🎉 Middleman: In Beta Today

Web3 should be really exciting for consumers: banking for the unbanked: financial tools that don’t discriminate, a right to vote and shape product roadmaps, freedom from lock-in, and real transparency into how systems work. But right now to use a web3 app, you need to be savvy and technical enough to find and setup a wallet, buy crypto and trade the tokens you bought for the tokens you need, and somehow securely manage private keys and seed phrases. This is a lot to ask. 

The same way that you don’t need to understand how a car works to drive it, you don’t need to understand how Advil works to take it, and you don’t need to understand how SMTP works to use Gmail, you shouldn’t need to understand how blockchain works in order to use a dapp. I think blockchains will hit their tipping point when users don’t even know that they are using one. 

To this end, I think we are going to see several abstraction tools emerge to help developers abstract away crypto for non-technical users. One that already exists today is Infura, which is an API for developers to connect to an Ethereum node in the cloud if a user doesn’t happen to run one locally. Infura now serves 6 billion requests a day and is included in over 15K pieces of code on Github. 

Today I’m releasing another abstraction tool to help developers onboard non-technical users: meet Middleman.  

Screen Shot 2018-08-04 at 7.46.39 PM.png

Middleman lets developers spin up and connect to a virtual wallet in the case that a user doesn’t already have one. The Middleman API can do anything a web3 wallet can do, the only difference is that the wallet is hosted remotely and not in the user’s browser.  

Here is an example of how you would use Middleman to check if a user has a wallet installed and otherwise create one on their behalf:

import 'web3.js'

void async function() {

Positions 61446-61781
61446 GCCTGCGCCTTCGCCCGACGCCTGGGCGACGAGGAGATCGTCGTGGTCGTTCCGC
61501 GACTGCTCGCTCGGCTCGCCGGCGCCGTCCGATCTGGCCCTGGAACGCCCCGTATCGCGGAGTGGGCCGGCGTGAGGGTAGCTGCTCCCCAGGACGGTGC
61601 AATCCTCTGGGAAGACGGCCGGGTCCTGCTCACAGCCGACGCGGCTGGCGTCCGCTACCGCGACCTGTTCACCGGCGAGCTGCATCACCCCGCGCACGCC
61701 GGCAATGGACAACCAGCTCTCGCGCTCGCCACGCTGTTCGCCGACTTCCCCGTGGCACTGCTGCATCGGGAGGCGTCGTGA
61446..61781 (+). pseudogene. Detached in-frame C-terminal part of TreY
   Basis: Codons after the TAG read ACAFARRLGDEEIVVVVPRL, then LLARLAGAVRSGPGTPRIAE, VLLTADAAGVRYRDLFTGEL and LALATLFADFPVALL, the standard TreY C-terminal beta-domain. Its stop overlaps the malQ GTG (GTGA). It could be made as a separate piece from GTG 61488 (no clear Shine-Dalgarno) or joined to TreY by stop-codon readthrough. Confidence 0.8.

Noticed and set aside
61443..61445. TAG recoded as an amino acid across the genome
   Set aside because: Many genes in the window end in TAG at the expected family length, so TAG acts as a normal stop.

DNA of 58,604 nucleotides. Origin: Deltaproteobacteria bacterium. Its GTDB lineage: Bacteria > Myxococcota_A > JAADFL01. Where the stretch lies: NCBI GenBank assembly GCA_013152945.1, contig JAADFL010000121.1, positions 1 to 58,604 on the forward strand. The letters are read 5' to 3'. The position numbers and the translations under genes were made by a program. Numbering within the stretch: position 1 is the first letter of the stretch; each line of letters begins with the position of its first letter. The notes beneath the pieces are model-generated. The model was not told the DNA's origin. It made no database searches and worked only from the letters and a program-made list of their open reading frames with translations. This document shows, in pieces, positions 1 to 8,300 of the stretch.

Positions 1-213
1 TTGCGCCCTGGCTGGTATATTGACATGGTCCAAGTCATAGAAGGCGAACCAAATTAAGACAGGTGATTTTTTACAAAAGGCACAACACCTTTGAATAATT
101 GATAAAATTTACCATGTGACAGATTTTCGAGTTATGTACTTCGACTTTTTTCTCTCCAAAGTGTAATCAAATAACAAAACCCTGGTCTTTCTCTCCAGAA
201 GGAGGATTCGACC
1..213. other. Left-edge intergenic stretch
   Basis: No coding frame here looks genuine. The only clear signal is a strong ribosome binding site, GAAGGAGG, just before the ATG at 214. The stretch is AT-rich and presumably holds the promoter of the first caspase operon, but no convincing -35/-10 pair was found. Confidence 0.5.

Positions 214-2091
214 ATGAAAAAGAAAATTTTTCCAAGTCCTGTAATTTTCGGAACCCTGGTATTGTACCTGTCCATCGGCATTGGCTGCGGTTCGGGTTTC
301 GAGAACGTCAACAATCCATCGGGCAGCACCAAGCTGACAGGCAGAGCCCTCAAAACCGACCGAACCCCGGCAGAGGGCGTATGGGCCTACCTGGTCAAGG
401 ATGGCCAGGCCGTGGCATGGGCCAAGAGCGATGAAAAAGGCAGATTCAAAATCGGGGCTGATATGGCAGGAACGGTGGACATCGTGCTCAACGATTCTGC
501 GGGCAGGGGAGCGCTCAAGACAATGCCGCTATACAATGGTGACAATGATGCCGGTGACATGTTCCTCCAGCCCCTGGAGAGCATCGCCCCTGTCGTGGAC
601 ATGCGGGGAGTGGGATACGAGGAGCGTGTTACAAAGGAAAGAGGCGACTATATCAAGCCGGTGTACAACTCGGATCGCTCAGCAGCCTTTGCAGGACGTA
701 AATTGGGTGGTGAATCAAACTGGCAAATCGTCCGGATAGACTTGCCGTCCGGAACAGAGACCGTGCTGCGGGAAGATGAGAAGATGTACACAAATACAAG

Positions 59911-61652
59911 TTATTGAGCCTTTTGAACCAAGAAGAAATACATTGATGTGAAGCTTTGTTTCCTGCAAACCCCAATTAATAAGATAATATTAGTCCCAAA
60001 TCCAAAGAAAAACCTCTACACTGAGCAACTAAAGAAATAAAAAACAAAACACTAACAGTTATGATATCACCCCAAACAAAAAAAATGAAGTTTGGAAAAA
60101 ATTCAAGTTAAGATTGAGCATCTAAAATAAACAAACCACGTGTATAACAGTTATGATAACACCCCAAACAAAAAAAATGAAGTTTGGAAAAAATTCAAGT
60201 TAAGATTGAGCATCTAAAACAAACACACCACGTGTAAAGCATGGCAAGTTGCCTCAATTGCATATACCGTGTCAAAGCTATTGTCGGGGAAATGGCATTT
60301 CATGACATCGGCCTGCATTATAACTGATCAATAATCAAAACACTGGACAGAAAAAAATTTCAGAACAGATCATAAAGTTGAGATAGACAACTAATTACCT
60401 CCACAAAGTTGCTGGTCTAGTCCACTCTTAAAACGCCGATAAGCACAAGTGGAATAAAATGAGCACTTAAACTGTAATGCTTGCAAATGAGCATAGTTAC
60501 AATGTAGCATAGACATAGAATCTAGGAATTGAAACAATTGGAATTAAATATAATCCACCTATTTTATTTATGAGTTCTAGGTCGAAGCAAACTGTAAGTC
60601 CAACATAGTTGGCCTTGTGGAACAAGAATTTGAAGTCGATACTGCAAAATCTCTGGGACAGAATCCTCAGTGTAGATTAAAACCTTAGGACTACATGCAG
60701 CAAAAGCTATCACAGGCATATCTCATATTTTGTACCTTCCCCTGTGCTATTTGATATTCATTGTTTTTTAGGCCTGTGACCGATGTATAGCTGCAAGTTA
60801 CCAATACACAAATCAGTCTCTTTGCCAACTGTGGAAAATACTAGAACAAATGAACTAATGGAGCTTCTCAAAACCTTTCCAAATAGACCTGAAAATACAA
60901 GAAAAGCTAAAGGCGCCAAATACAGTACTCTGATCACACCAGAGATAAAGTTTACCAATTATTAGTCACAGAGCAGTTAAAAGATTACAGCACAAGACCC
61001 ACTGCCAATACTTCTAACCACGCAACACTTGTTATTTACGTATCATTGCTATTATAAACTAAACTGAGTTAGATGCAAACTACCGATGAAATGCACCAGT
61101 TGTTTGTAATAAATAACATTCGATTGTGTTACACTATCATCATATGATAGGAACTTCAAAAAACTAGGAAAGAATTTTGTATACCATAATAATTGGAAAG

// check if the user already has a wallet
    if (typeof web3 !== 'undefined') {
        let web3 = new Web3(web3.currentProvider)
    } else {
        // create a wallet with Middleman
        let wallet = await createWallet('user_id')
        web3 = new Web3(new Web3.providers.HttpProvider("https://mainnet.infura.io"))
    } 
}

async function createWallet(userId) {
    let wallet = await fetch('https://api.middleman.cx/wallets', {
        method: 'POST',
        headers: { 'X-Auth-Key': 'MY-AUTH-KEY' },
        data: { 'user_id': 'current_user_id_001' }
    })
    
    return wallet.json();
}

And then here is how you would use that wallet to send a transaction on behalf of a user:

let transaction = {
    "to": "0x8d3e809fbd258083a5ba004a527159da535c8aba",
    "value": 0.1,
    "gas": 2000000  
}

async function signTransaction(address, transaction) {
    
    let signedTransaction = await fetch(`https://api.middleman.cx/wallets/address/${address}/signTransaction`, {
        method: 'POST',
        headers: { 'X-Auth-Key': 'MY-AUTH-KEY' },
        data: { transaction }
    })
    
    return signedTransaction.json();
}

web3.sendSignedTransaction(signTransaction(address, transaction))

Middleman is in beta today. I can't wait for you to try it out, and if you do, let me know if there are features you’d like to see: I'm [email protected]

API docs are here: docs.middleman.cx

To get started go here: middleman.cx 

And if you want to try out the API without firing up a command line, you can login to the developer portal and take Middleman for a spin.  

🎉 Enjoy! Excited to hear what you think.